Allan_Otte_Landskabsmaleri_2008 - 72 sider - 15 - TIFF ... - Allan Otte

Allan_Otte_Landskabsmaleri_2008 - 72 sider - 15 - TIFF ... - Allan Otte


INTRO: Glimpses of Reality

and Picturesque Moments

By Rasmus Vestergaard

A striking feature of the artistic expression at the

beginning of the 21st century is a pronounced and

renewed interest in ”reality”. Across various artistic

genres, there is a course of development towards

examining new constructions of reality. When confronted

with contemporary art, we are time and

time again faced with works that are orchestrated

like fi gurative and highly evocative narratives

which, due to a certain resemblance with reality,

seem to exist in a parallel and congruous physical

world. This course of development can be seen as

a special kind of realism which offers and suggests

new optical interpretations that can be used for

decoding our society, our lives.

As seen in recent art historical writings there

are crucial and evident signs that contemporary art

insists on conceptual as well as material freedom.

Works are often ugly, hideous, scary, and made of

everyday objects and they transcend traditional

categories such as painting, sculpture, and architecture

in favour of new artistic strategies and

forms of expression. In other words, we live in an

age – luckily – where the artistic experiment and

the exploration of new art forms seem to unfold

with great haste and intensity. By constantly

exploring new ways, absorbing new impulses, and

breaking national boundaries, art is seeking to

communicate whole complex sets of attitude that

promote both dialogue and confrontation. In continuation

of this, the very defi nition of a work of

art becomes a question that is directed at uncovering

cultural identities and living conditions.

It is precisely cultural identity, living conditions

and the defi nition of reality that is the recurrent

theme of Allan Otte’s unique works. This is where

his ”experiment” unfolds. The works belong to

a zone in-between, as the prosaically observing

scenes fascinate us by being decidedly recognizable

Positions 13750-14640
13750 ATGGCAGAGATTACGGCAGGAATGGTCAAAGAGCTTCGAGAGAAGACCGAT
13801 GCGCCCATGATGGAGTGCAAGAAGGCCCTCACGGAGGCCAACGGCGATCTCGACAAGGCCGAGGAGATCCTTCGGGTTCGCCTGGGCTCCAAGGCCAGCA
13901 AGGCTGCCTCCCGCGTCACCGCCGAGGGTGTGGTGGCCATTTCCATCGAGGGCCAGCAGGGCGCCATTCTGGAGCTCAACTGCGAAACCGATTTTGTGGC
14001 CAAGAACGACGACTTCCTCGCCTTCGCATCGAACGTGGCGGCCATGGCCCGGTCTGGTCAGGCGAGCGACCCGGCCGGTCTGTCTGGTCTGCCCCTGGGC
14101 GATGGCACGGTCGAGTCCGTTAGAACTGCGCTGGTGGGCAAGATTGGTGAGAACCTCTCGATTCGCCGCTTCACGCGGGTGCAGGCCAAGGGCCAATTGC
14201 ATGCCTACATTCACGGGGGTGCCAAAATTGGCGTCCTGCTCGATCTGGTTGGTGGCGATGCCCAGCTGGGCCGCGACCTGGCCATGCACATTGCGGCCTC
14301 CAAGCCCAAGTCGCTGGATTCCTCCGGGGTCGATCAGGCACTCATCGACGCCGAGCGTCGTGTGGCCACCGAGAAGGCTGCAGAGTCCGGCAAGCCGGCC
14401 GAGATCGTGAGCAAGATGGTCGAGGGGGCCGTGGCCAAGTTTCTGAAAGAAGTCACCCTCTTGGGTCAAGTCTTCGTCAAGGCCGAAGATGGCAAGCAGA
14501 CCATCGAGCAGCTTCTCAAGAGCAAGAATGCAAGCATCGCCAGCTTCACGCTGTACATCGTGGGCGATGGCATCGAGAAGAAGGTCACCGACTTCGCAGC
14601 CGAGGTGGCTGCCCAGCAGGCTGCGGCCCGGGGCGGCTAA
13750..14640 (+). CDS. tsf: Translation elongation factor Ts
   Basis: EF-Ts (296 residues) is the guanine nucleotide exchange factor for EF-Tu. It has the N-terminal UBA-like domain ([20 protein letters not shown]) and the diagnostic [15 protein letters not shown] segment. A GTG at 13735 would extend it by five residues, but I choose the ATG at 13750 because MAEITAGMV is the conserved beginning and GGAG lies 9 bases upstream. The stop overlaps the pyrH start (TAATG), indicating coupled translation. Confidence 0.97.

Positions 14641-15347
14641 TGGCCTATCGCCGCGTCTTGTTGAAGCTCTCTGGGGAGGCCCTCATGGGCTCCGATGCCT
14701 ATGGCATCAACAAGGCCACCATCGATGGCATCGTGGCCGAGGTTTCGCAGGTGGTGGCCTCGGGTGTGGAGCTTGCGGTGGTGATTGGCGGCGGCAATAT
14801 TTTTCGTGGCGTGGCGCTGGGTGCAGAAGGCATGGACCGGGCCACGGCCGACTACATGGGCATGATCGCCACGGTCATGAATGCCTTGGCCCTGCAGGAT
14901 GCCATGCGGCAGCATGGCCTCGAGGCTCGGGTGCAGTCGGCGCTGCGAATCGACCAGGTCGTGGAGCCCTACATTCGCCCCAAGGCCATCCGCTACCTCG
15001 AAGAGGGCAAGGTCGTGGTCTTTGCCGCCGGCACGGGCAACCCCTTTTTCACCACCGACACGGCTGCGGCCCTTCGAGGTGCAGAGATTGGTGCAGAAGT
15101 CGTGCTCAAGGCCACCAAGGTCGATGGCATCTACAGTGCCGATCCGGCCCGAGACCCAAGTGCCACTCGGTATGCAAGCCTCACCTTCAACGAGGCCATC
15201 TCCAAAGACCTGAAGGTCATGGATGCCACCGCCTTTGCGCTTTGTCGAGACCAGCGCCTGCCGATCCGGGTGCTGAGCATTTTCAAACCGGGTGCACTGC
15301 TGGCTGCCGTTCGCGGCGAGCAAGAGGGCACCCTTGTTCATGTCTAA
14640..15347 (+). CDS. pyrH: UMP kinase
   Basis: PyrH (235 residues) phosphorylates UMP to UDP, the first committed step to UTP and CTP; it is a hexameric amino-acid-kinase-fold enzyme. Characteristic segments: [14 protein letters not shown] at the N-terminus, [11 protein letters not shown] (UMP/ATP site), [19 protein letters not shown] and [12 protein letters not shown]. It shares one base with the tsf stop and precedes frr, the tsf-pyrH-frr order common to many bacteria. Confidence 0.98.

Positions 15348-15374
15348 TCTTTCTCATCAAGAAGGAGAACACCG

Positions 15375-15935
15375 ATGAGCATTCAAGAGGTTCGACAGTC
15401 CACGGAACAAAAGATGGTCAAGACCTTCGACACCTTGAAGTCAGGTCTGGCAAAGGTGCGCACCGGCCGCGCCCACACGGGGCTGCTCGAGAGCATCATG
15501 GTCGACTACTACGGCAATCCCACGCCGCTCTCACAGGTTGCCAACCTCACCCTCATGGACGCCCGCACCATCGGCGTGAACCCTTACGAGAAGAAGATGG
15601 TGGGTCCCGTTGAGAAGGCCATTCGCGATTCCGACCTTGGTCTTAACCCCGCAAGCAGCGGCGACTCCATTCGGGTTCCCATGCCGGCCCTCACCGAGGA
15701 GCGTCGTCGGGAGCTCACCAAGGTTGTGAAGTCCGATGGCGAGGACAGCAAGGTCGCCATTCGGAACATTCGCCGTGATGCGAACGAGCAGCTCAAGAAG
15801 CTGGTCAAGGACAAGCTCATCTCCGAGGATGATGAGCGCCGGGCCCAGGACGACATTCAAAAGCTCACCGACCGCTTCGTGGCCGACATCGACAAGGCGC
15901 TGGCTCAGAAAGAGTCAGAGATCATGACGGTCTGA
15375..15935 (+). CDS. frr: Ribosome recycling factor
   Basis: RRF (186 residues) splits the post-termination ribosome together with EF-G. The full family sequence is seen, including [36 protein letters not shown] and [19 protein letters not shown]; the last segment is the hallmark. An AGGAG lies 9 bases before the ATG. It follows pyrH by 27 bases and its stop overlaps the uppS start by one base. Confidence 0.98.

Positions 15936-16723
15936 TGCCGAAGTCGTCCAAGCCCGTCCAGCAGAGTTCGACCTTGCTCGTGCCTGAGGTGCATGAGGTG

as well as extremely baffl ing. The realistic

quality of the works is counterbalanced by a surreal

feeling. The concrete point of departure is the

landscape. Otte clearly employs other strategies

when working with the landscape painting than

the ones we fi nd in the ideal and idyllic landscapes

that are typical of the national romanticism

of the Danish golden age. Otte’s landscape is raw

and unsentimental. The scenes are displayed as

characteristic mixed forms or cross-overs, uniting

classic panoramas with elements that, in a traditional

understanding of the scenic, do not belong

in a ”pure” portrayal of nature. On the one hand,

Otte’s provincial landscapes record the typical,

controlled, optimized, agricultural landscape, and

on the other, they are distorted by decay, accidents

and, not least, an arrested motion. We

meet Allan Otte’s Danish landscapes in silence. In

a state of ”after”. The buses have collided, the car

has landed in the ditch, the truck is overturned. All

we see are picturesque moments where the echo

of a preceding, sudden violence has died away.

The moment is deserted and stagnant.

The sense of momentary stagnation is emphasised

by the fact that the many roads and wrecked

vehicles of the paintings come across as amputated

signals of progress. When Allan Otte lets reality

come to a halt, it is part of a strategy, which

makes it possible to capture aspects of reality that

normally would not be embraced by our culturally

defi ned gaze. In Otte’s fi gurative universe the conventional

values have been turned upside down.

Aspects of reality that are often given a lower

priority are emphasized and consequently, at long

last, they fi nd their way to our desirable gaze.

By depicting the landscape as possessing this

“otherness” Otte not only succeeds in challeng-

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